Dr Lindy Cro -Piggin, Mrs Michelle Wilkinson, Mr Gerard Bourke
Charles Sturt University
For many busy academics with huge teaching and research workloads, being asked to ‘innovate their teaching’ can become the tipping point. We’ll share what we’ve learnt about how to move teaching and learning innovation from the ‘edge’ of an academic’s thinking to an important part of their practice, by exploring the importance of professional relationships between academics and educational designers in a project implementing a model of best practice in online learning.
In 2015 Charles Sturt University (CSU) set out to ‘reimagine’ what a distinctive CSU online teaching and learning offering would look like as part of a broader strategic renewal process across CSU. One of the key outcomes of this process was the development of an ‘Online Learning Model’ (OLM) which articulated best practice in online learning. Drawing on research and literature relating to distance and online education, the CSU Online Learning Model’ has subsequently been implemented over three years in 120 subjects and it forms the basis for a large scale implementation across the university.
A mixed method evaluation of the project has found student engagement was increased and the student perception of quality correlated with the presence of the elements in the model. Both staff and students identified enhanced teacher presence and quality digital resources as key elements of the online teaching and learning experience. The evaluation of the OLM Project to date has identified the elements themselves as both useful and vital in informing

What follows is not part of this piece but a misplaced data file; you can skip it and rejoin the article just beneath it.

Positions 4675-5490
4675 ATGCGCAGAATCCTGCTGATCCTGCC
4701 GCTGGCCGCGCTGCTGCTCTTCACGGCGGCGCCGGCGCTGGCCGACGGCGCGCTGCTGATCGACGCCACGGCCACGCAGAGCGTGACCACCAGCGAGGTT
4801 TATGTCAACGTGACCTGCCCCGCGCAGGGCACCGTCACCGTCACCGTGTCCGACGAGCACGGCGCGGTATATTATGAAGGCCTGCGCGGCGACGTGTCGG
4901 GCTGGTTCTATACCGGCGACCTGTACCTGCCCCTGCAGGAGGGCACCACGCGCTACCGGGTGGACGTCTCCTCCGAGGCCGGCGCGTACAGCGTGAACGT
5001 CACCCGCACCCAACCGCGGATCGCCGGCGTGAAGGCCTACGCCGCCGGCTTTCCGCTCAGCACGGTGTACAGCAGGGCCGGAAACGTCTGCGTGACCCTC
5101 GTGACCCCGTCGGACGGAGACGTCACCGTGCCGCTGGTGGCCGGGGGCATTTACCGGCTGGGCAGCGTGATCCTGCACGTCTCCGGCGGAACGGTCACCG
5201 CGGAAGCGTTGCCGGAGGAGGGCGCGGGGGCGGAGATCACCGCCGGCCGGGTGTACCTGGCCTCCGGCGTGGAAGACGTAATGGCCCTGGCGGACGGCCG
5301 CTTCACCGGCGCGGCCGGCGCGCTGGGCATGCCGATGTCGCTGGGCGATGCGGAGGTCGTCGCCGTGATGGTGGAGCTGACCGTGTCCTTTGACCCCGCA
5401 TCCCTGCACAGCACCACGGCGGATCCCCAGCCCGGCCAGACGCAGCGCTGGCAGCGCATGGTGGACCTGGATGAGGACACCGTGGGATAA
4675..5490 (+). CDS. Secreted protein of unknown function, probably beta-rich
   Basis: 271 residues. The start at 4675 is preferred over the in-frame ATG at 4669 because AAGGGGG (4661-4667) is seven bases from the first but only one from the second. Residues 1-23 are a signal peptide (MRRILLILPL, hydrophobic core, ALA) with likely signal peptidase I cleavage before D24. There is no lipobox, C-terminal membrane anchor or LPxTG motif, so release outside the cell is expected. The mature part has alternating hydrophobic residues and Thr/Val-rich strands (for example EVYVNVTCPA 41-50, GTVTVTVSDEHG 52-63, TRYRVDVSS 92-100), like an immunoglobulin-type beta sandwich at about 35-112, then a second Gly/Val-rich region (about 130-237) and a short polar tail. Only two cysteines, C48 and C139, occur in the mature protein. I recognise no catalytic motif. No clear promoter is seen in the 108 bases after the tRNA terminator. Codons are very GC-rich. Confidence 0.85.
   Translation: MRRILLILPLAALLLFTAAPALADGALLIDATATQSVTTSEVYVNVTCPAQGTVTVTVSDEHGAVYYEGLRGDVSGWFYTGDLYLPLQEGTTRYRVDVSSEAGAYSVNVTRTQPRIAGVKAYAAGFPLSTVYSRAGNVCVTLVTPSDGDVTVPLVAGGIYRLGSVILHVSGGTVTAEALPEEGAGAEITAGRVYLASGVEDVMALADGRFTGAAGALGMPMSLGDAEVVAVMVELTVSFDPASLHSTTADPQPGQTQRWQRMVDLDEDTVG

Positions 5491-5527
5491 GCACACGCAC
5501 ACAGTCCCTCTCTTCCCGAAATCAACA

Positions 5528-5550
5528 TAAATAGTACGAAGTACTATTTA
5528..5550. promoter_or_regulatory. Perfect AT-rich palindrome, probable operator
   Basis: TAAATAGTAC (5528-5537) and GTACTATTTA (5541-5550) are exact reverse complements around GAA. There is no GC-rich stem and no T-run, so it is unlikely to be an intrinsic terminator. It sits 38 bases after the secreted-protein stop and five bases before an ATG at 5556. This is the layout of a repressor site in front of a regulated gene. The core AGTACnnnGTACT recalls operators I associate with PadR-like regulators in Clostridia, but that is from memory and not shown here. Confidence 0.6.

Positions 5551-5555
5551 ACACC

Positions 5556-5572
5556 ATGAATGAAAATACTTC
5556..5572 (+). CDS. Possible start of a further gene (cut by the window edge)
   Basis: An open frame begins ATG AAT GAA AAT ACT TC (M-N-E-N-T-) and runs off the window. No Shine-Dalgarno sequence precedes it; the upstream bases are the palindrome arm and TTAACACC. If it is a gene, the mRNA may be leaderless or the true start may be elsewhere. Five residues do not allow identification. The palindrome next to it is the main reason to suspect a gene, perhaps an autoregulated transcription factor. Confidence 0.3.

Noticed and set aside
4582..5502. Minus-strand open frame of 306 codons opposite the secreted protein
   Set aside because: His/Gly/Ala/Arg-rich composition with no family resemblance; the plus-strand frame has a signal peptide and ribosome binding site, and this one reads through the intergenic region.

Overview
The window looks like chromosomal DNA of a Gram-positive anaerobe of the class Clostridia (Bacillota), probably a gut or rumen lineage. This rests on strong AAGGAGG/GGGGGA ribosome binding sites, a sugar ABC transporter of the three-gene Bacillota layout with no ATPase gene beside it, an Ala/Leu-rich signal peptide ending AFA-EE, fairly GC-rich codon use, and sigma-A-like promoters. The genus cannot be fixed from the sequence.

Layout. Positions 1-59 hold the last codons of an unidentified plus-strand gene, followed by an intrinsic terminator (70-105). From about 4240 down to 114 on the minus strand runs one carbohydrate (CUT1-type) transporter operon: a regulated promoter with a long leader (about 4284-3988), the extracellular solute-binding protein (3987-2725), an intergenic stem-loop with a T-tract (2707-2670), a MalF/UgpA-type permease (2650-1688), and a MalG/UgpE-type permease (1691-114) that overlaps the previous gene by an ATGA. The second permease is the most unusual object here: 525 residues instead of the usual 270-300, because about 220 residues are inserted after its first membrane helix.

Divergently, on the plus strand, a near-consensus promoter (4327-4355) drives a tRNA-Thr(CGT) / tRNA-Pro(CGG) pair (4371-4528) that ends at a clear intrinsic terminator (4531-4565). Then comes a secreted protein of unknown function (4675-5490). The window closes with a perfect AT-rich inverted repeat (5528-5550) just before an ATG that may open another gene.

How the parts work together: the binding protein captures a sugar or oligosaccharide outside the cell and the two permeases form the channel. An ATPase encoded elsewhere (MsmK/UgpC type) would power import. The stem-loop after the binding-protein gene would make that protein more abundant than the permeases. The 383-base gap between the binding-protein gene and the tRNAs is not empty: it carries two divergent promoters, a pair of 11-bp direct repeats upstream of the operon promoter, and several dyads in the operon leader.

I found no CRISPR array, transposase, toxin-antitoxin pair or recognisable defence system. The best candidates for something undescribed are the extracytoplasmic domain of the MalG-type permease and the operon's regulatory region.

a reimagined and enhanced online teaching and learning experience, as well as highlighting the need to consider broader factors such as resourcing, staff skill levels and familiarity with technologies and online teaching and learning pedagogies. Understanding how to acknowledge and address these constraints is a significant development in operationalising the OLM as a process for teaching and learning innovation. The need for personalised academic support, sensitive to individual skills, and pedagogical preferences highlights the complexity of a large scale quality improvement project in teaching and learning.